>>> forms = api_client.iterate('form', {'app_id': "whatever"})
>>> [ (form['received_on'], form['form.gender']) for form in forms ]

To issue a minilinq query against it, and then print out that query in a JSON serialization:

import getpass
import json
from commcare_export.minilinq import *
from commcare_export.commcare_hq_client import CommCareHqClient
from commcare_export.commcare_minilinq import CommCareHqEnv
from commcare_export.env import BuiltInEnv

api_client = CommCareHqClient(

api_client = api_client.authenticated(username='username', password='password', mode='digest')

source = Map(
       Literal({"filter": {"term": {"app_id": "whatever"}}})

query = Emit(
       Literal('Received On'),

print json.dumps(query.to_jvalue(), indent=2)

results = query.eval(BuiltInEnv() | CommCareHqEnv(api_client) | JsonPathEnv())

if len(list(env.emitted_tables())) > 0:
    # with writers.Excel2007TableWriter("excel-output.xlsx") as writer:
    with writers.StreamingMarkdownTableWriter(sys.stdout) as writer:
        for table in env.emitted_tables():

Which will output JSON equivalent to this:

    "Emit": {
        "headings": [
                "Lit": "Received On"
                "Lit": "Gender"
        "source": {
            "Map": {
                "body": {
                    "List": [
                            "Ref": "received_on"
                            "Ref": "form.gender"
                "name": None,
                "source": {
                    "Apply": {
                        "args": [
                                "Lit": "form"
                                "Lit": {
                                    "filter": {
                                        "term": {
                                            "app_id": "whatever"
                        "fn": {
                            "Ref": "api_data"
        "table": "demo-table"

MiniLinq Reference

The abstract syntax can be directly inspected in the commcare_export.minilinq module. Note that the choice between functions and primitives is deliberately chosen to expose the structure of the MiniLinq for possible optimization, and to restrict the overall language.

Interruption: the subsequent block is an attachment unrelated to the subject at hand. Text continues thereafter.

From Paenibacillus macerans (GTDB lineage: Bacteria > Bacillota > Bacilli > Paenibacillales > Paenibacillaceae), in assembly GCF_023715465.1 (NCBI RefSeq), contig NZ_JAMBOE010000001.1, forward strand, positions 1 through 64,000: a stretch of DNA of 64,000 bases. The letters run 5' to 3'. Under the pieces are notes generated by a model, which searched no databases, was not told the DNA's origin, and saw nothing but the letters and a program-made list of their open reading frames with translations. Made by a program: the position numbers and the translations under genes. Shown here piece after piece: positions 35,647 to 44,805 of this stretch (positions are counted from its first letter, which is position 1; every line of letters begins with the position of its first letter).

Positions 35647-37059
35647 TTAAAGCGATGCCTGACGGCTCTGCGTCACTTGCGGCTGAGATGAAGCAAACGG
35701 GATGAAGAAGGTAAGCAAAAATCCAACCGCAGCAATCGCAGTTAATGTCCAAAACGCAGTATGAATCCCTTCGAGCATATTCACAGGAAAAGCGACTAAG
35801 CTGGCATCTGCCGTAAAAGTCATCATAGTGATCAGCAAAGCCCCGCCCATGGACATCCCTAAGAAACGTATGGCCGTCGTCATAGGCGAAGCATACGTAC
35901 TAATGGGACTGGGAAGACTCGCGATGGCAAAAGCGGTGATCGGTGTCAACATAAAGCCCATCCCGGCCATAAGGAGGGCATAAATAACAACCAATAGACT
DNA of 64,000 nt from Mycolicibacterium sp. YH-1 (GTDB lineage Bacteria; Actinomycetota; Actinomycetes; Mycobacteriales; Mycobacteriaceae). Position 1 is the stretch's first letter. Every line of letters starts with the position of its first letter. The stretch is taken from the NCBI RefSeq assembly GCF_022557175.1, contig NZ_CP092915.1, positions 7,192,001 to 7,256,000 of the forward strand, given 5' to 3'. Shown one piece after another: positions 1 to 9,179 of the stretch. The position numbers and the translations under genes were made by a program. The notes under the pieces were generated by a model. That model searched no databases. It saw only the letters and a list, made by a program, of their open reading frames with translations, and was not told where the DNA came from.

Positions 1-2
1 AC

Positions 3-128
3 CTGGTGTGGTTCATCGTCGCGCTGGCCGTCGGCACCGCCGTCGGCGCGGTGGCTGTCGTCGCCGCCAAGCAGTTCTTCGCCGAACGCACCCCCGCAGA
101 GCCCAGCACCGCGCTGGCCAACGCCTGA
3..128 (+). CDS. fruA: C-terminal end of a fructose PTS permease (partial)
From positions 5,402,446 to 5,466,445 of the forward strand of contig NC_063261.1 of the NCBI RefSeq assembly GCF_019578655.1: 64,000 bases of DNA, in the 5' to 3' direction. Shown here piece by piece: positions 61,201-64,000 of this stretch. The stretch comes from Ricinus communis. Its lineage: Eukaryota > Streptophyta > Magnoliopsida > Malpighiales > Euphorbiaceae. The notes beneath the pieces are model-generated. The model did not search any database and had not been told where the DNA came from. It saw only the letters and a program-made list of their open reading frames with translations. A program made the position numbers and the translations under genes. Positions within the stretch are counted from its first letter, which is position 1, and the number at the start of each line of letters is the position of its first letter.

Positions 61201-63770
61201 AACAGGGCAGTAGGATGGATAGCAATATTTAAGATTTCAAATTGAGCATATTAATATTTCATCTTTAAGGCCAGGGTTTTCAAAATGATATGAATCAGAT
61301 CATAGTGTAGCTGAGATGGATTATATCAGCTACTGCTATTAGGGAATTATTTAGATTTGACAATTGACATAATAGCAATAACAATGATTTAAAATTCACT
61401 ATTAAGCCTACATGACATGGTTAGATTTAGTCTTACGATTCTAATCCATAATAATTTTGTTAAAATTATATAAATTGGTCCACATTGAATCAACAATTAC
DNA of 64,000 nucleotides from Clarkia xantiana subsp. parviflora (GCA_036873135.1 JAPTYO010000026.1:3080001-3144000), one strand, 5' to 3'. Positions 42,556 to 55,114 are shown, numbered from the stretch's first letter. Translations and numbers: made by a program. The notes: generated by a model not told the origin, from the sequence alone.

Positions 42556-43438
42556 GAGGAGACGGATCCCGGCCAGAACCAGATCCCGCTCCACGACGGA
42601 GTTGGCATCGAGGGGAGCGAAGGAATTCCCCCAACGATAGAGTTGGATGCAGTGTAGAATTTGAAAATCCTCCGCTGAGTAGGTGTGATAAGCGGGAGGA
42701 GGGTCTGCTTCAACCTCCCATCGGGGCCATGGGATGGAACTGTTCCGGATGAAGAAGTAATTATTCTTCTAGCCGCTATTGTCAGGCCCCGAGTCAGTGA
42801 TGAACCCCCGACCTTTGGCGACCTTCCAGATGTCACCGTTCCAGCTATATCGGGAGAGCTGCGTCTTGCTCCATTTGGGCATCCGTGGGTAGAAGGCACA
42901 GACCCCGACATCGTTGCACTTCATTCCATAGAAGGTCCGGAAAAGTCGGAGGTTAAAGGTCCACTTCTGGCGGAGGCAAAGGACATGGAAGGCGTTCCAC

Here is a description of the astract syntax and semantics

Python JSON Which is evaluates to
Literal(v) {"Lit": v} Just v
Reference(x) {"Ref": x} Whatever x resolves to in the environment
List([a, b, c, ...]) {"List": [a, b, c, ...} The list of what a, b, c evaluate to
Map(source, name, body) {"Map": {"source": ..., "name": ..., "body": ...} Evals body for each elem in source. If name is provided, the elem will be bound to it, otherwise it will replace the whole env.
FlatMap(source, name, body) {"FlatMap": {"source" ... etc}} Flattens after mapping, like nested list comprehensions
Filter(source, name, body) etc  
Bind(value, name, body) etc Binds the result of value to name when evaluating body
Emit(table, headings, rows) etc Emits table with headings and rows. Note that table is a string, headings is a list of expressions, and rows is a list of lists of expressions. See explanation below for emitted output.
Apply(fn, args) etc Evaluates fn to a function, and all of args, then applies the function to the args.

Built in functions like api_data and basic arithmetic and comparison are provided via the environment, referred to be name using Ref, and utilized via Apply.

List of builtin functions:

Function Description Example Usage
+, -, *, //, /, >, <, >=, <= Standard Math  
len Length  
bool Bool  
str2bool Convert string to boolean. True values are ‘true’, ‘t’, ‘1’ (case insensitive)  
str2date Convert string to date  
bool2int Convert boolean to integer (0, 1)  
str2num Parse string as a number  
selected-at Returns the Nth word in a string. N is zero-indexed. selected-at(3) - return 4th word
selected Returns True if the given word is in the value. selected(fever)
count-selected Count the number of words